The funny thing is though, as the name suggest, the game is set within the backdrop of the late 19th century colonial era. The scramble for Africa is accurately represented through a colonisation interface, there are the eastern nations you can interact with, and there were a lot of wars during this period. The 1871 Franco-Prussian War, the Prussian-Austrian War, the Zulu war in South Africa… the game’s time span stretches all the way to 1935, so you’ve got the First World War in there as well. None of these events are prescribed in the game – there are tools and systems in place for such events to happen. It’s strange then that they’d focus the game so much on economy, during a time where there was a fair share of fighting. And it’s not like you can sit back and avoid the fighting either. In order to be a great power, you need to have high prestige, a good industry, and a large army, and an easy way to get prestige is to fight wars. The military side of things though is rather tame – you can build three different types of units – Infantry, Cavalry and Artillery, and there are several variations you can get as you climb up the tech tree. (Tanks and Aeroplanes do appear very late in the game as well, although they don’t fit quite as neatly.)
Armies can be controlled by generals, and there are plenty of military techs you can research to make your military more efficient, but when it comes down to it a war is all about making sure your army stack is bigger than the other guys… like how Civilization used to be. At the time, it was a bit of a let down from the wonderful deep combat systems of Hearts of Iron III, and now, playing through it again, I can’t help but think it’d benefit loads from the developments made in March of the Eagles.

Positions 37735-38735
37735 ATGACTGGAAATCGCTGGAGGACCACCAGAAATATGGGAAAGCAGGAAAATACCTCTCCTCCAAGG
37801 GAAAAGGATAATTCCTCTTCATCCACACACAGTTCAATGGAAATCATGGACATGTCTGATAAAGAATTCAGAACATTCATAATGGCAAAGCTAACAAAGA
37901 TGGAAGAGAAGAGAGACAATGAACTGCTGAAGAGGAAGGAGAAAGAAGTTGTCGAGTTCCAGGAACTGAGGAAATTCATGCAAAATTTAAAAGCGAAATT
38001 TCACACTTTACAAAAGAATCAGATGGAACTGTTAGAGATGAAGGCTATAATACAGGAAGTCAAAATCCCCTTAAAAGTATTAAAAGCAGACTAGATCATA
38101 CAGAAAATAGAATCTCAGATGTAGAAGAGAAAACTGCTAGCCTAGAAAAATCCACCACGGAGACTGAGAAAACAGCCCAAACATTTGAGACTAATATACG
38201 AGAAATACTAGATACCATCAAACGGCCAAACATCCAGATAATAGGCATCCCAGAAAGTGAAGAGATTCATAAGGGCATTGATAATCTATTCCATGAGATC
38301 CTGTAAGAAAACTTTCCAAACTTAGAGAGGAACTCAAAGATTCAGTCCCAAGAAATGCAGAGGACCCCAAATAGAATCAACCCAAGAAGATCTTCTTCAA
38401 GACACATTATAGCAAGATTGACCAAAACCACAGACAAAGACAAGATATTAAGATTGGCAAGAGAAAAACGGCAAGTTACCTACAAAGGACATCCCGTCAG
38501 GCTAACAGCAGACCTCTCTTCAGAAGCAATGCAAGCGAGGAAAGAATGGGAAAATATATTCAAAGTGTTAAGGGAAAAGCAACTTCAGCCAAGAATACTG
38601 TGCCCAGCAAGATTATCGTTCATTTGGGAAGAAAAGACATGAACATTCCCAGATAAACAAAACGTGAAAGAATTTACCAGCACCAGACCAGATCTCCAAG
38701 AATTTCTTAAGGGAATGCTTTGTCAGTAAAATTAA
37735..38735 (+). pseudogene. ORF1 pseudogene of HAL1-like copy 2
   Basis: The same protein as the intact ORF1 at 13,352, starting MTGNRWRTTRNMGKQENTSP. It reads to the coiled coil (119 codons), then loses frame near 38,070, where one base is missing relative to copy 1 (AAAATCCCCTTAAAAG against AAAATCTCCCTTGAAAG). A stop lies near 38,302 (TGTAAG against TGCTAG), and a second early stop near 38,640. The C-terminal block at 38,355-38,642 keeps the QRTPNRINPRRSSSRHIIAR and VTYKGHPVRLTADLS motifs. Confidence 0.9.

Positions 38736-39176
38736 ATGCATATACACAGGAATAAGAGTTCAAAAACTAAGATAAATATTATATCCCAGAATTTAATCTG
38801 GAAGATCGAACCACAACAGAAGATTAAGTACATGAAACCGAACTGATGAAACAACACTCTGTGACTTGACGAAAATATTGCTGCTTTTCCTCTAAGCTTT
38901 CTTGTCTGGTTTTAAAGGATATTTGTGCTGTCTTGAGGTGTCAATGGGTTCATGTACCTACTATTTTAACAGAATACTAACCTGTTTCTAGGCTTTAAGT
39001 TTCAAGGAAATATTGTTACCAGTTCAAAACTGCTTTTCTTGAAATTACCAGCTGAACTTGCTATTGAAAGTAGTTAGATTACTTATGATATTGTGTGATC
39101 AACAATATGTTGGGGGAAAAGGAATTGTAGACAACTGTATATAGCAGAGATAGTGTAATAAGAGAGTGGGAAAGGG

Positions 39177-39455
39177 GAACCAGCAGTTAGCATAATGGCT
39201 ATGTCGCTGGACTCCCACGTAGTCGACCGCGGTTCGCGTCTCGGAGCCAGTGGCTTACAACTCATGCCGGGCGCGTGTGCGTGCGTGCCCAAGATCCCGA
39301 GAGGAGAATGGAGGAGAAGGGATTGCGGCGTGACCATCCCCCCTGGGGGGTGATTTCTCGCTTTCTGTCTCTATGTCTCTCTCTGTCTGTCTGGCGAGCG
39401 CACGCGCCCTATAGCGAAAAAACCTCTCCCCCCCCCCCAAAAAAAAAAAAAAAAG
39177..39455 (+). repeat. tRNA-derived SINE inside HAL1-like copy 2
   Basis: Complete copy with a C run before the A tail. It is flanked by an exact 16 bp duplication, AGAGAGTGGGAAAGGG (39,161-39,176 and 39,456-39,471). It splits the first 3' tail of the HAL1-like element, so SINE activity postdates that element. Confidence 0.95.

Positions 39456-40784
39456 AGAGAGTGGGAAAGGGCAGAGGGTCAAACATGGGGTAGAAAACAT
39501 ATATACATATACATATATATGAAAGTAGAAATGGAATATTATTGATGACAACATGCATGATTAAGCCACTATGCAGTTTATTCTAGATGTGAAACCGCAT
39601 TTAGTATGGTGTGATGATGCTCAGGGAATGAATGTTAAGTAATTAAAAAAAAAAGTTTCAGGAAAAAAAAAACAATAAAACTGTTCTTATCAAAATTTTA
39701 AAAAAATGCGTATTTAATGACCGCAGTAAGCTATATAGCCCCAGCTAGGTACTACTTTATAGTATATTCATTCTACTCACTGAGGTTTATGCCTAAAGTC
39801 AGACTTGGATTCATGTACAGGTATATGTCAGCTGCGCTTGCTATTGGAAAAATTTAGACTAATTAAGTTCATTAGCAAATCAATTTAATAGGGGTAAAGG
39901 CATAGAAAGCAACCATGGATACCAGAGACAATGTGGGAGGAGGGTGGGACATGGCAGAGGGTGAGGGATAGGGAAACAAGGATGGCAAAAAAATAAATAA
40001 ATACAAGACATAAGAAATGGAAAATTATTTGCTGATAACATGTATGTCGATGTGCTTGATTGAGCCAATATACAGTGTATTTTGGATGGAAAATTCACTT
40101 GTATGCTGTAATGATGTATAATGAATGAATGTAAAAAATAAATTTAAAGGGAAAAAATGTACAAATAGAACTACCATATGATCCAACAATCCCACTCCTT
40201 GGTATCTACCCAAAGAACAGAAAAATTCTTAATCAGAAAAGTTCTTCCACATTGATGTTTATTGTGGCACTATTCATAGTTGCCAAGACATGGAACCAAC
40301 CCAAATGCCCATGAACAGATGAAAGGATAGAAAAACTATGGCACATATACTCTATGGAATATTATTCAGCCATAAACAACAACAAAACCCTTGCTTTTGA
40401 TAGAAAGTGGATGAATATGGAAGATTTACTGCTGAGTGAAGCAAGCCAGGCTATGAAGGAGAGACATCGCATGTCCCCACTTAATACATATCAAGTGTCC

What I so like about Victoria 2 though is the long-term goals you can achieve. Crusader Kings II is good for this as well, in a way, as you can form De Jure Kingdoms and Empires eventually if you conquer/vassalise the right people. Victoria 2 has similar system in place for certain countries. Choose any of the Italian states, for example, and provided you can reach Great Power status you can work on bringing the rest into your sphere of influence (or just out-right conquer them), and then form the nation of Italy. Play as either Austria or Prussia (or any of the other German states, I think, although it’s much harder with them), and you can initially form the South or North German Confederation respectively, and then go on to create the German Empire. Austria also has the option to become Austria-Hungary, as it did in history. There are other ones as well for other key nations, some interesting, some not… Denmark or Sweden, for example can form an a-historical ‘Scandinavian’ nation, which I did once, although since the expansion it’s harder as you essentially have to fight Prussia for a particular territory, and you have to work really hard or get some powerful friends to become stronger than Sweden.